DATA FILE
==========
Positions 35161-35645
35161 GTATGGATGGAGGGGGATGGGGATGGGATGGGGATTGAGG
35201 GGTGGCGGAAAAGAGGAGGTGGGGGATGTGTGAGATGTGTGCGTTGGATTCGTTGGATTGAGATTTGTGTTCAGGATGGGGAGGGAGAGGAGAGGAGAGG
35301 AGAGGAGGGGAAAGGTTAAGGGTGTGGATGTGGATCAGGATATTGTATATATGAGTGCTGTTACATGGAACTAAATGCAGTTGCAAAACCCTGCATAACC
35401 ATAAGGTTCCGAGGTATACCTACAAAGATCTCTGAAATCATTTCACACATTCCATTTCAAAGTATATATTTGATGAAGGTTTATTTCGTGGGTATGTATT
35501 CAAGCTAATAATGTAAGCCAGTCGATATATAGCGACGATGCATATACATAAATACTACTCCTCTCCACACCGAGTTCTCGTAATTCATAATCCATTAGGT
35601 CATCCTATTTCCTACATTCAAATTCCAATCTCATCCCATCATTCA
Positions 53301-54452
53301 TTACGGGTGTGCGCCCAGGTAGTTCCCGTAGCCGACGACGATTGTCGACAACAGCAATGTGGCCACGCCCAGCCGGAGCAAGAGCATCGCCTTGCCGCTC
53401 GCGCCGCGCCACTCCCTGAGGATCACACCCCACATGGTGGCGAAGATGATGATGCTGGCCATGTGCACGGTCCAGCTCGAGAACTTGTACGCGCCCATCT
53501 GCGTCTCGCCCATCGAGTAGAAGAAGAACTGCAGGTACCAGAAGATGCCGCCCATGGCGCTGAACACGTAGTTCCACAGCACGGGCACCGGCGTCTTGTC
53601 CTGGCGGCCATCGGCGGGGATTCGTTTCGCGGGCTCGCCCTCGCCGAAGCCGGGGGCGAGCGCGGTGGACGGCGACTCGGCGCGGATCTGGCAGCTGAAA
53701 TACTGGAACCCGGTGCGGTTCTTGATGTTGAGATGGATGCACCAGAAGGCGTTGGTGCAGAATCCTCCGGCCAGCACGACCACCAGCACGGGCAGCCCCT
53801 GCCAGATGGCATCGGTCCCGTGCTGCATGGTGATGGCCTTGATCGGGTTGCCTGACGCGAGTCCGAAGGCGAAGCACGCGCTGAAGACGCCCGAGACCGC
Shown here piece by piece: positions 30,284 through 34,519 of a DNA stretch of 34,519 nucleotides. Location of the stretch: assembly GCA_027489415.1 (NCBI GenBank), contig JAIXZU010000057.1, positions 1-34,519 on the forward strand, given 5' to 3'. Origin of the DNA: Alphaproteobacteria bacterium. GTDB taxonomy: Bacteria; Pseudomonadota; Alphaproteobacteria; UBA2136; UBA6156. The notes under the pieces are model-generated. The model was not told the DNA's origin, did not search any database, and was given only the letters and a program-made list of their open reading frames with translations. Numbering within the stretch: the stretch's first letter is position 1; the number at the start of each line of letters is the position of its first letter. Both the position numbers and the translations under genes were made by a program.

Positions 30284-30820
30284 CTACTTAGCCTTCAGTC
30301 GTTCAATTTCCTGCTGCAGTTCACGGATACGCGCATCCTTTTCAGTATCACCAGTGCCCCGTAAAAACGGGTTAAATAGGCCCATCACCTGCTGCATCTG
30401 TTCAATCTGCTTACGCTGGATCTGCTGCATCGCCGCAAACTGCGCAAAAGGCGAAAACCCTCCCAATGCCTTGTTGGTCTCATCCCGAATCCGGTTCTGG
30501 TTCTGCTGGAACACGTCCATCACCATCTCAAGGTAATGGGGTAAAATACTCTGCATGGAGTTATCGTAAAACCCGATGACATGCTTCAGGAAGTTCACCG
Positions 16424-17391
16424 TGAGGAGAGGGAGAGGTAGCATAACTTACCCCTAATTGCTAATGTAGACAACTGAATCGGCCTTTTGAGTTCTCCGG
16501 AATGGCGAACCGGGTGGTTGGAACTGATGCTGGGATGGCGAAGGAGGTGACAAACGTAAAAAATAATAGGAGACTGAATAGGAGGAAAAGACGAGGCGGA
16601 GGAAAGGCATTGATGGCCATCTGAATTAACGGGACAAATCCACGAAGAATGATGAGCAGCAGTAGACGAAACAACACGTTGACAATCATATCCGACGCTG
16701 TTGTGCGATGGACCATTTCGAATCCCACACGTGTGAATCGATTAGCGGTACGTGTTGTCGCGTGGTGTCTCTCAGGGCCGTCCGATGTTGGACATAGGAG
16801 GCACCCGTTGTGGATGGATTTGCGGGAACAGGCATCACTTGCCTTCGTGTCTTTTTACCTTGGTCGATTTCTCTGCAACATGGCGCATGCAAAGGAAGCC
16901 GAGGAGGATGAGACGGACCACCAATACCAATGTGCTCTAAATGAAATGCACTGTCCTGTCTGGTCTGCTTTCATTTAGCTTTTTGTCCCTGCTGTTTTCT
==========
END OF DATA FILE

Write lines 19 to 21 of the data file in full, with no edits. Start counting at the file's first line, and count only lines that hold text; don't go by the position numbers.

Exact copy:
30401 TTCAATCTGCTTACGCTGGATCTGCTGCATCGCCGCAAACTGCGCAAAAGGCGAAAACCCTCCCAATGCCTTGTTGGTCTCATCCCGAATCCGGTTCTGG
30501 TTCTGCTGGAACACGTCCATCACCATCTCAAGGTAATGGGGTAAAATACTCTGCATGGAGTTATCGTAAAACCCGATGACATGCTTCAGGAAGTTCACCG
Positions 16424-17391